In the realm of personal mobility, the quest for compactness and convenience has reached new heights with Japanese company Shimizu unveiling its prototype e-scooter, the Arma. Touted as the world’s smallest and lightest folding electric scooter, the Arma is not just a transportation device but a marvel of engineering that redefines urban commuting.
Weighing a mere 10 pounds (4.5 kilograms), the Arma’s design is striking in its compactness, folding down to the dimensions of a piece of printer paper. This feature sets it apart in a market crowded with folding electric scooters, where portability is key. The Arma’s ability to fold down to a convenient size enables it to fit in a messenger bag or daypack, or even function as a standalone briefcase, complete with a built-in handle.
While Shimizu’s claim of the Arma being the “world’s smallest and lightest” is bold, there are contenders like the Blizwheel scooter, which boasts similarly diminutive dimensions and an even lighter weight of 8.8 pounds (4 kilograms). However, given that both models were in the pre-production crowdfunding stage at the time of their introduction, it’s important to note that such specifications can be subject to change.
The Arma folding electric scooter is more than just a feat of miniaturization. It’s designed with practicality in mind, making it a potentially ideal companion for urban commuters. Its small size makes it easy to carry onto public transportation, into buildings, or through retail spaces. One of its standout features is a battery-swappable platform, allowing for the quick replacement of a drained battery with a fresh one – a rare convenience in folding e-scooters.
The scooter is powered by a 3.5-Ah 36-V lithium battery, running a 250-W motor. Shimizu estimates a range of 7 to 9 miles (11 to 14.5 kilometers) per battery, with a top speed of 14.9 mph (24 km/h). This combination of range and speed strikes a balance between efficiency and safety, considering the scooter’s compact build. The battery is conveniently located for easy removal and can be charged in approximately two hours using a USB-C connection.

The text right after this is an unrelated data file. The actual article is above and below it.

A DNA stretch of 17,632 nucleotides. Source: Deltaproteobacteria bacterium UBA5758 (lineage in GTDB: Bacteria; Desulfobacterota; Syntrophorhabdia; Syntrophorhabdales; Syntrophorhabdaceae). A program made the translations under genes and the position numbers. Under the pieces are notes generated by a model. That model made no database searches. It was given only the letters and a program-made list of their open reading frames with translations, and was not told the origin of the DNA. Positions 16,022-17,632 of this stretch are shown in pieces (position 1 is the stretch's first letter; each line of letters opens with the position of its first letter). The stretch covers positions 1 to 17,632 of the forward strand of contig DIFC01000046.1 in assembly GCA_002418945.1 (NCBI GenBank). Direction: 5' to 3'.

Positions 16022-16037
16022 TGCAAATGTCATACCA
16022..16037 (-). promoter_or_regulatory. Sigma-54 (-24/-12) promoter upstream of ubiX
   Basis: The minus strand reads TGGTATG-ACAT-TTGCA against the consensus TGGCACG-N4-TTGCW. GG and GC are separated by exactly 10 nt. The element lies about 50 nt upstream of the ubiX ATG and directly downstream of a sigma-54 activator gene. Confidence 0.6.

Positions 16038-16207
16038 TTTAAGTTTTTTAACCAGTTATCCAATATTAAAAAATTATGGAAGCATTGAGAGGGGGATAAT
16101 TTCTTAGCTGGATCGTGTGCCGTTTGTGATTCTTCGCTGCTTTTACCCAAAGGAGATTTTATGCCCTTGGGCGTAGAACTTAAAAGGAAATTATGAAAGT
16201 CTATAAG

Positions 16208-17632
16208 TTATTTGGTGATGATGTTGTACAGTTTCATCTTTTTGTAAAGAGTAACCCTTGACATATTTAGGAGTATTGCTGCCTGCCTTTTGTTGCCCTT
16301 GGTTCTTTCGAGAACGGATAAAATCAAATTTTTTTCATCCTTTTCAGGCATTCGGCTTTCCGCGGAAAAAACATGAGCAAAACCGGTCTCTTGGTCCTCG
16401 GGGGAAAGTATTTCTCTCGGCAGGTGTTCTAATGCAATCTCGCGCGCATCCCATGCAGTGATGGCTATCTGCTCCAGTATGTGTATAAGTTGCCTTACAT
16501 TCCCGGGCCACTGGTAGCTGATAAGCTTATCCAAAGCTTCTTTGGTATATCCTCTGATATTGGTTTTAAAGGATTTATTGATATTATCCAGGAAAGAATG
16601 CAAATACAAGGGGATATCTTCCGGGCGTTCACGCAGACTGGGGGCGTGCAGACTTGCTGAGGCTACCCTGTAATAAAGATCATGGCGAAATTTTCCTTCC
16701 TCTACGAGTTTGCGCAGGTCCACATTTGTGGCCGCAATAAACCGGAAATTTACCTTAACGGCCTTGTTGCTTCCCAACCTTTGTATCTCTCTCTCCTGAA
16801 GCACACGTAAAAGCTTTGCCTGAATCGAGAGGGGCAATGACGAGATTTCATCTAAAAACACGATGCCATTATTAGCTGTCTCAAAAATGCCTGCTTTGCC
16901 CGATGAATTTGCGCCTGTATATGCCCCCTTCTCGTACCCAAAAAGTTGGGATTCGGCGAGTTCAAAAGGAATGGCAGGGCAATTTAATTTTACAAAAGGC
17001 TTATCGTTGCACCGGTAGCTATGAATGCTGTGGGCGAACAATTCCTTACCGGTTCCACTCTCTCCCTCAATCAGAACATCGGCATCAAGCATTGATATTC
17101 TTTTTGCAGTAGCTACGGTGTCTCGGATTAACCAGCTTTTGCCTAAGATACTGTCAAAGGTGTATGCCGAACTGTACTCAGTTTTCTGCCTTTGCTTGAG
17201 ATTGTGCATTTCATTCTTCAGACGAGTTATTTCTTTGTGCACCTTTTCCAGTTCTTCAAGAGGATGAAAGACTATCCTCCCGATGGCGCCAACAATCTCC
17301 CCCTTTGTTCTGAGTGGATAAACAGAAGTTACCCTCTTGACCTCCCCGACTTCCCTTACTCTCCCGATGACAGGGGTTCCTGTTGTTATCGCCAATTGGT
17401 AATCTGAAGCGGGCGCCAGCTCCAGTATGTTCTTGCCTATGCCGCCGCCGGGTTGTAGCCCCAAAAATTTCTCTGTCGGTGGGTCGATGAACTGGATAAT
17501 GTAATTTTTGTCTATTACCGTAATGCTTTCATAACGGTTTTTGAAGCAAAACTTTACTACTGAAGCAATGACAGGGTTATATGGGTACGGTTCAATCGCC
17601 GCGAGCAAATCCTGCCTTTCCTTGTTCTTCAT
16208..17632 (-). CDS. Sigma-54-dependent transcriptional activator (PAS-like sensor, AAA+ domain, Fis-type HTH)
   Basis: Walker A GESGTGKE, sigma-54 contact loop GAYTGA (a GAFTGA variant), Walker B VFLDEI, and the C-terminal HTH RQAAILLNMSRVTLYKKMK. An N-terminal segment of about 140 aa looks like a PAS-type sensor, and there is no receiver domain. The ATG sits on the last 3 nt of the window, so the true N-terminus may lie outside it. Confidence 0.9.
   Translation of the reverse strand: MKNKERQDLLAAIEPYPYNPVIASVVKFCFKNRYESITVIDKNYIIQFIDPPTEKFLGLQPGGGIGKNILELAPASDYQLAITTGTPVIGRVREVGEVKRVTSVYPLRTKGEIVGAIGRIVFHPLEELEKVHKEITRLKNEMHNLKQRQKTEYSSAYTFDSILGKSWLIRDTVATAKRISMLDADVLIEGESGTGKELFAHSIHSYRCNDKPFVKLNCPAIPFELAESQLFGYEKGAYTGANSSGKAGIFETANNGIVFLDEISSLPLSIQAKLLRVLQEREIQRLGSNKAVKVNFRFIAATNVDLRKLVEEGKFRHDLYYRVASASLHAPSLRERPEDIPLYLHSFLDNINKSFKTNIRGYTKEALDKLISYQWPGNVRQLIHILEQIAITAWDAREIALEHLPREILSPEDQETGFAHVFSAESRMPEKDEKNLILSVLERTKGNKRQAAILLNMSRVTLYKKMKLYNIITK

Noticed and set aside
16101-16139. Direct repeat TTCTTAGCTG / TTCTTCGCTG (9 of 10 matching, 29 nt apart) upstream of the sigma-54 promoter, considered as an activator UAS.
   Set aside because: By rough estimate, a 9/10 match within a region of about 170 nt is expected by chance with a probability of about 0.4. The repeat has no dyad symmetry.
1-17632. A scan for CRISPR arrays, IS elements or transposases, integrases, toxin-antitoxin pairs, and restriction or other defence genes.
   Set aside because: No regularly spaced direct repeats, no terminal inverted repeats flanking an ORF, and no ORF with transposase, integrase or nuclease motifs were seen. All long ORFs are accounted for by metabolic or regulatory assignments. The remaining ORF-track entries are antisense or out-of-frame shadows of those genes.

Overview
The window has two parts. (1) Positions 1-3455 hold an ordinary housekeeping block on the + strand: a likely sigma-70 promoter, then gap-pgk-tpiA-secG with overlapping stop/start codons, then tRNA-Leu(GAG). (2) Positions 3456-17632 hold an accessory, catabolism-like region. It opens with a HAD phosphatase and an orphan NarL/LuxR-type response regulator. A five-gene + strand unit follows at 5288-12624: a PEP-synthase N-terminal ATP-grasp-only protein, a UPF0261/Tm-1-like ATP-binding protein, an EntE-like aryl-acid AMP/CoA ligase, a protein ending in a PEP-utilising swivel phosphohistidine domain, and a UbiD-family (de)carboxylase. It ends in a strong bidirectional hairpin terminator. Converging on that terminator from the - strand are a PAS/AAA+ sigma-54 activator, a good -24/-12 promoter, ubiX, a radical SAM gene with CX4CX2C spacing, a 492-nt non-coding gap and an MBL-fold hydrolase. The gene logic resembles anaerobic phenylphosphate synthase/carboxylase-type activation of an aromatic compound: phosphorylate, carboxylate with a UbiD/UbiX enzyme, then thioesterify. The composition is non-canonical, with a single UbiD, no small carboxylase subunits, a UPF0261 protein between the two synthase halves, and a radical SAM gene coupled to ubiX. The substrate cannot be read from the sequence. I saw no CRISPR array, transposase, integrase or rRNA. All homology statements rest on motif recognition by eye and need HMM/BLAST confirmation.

Shimizu has innovated beyond the classic folding mechanism seen in many scooters. The Arma uses multiple joints, allowing it to pack down much smaller. The foot decks fold around the rear wheel, and the handlebars and steering tube collapse to form a compact case. The company reports that the folding process takes less than 30 seconds, with aspirations to make it even quicker in the production version.
In terms of dimensions, the Arma measures 210 x 297 mm (8.3 x 11.7 inches) in height and width when packed, mirroring the size of A4 paper. Its depth, at 3.8 inches (96 mm), is considerably more but still maintains a very compact profile. This size and the scooter’s light weight make it an unobtrusive addition to a commuter’s daily carry.
Additional features include an accelerator and brake button on the handlebars and a central display showing speed and battery life. It can accommodate riders up to 220 pounds (100 kg), making it accessible to a wide range of users.
Shimizu unveiled the first Arma prototype at the Japan Mobility Show and recently launched a Kickstarter campaign to fund further development. The company aims to test the second prototype in early 2024, with plans to move into production afterward.
For early adopters, the Arma folding electric scooter is available at pledge levels starting at approximately ¥158,000 (US$1109), which is estimated to be 30% off the expected retail price. The scooter comes with one battery, and additional batteries are available for around $211 each.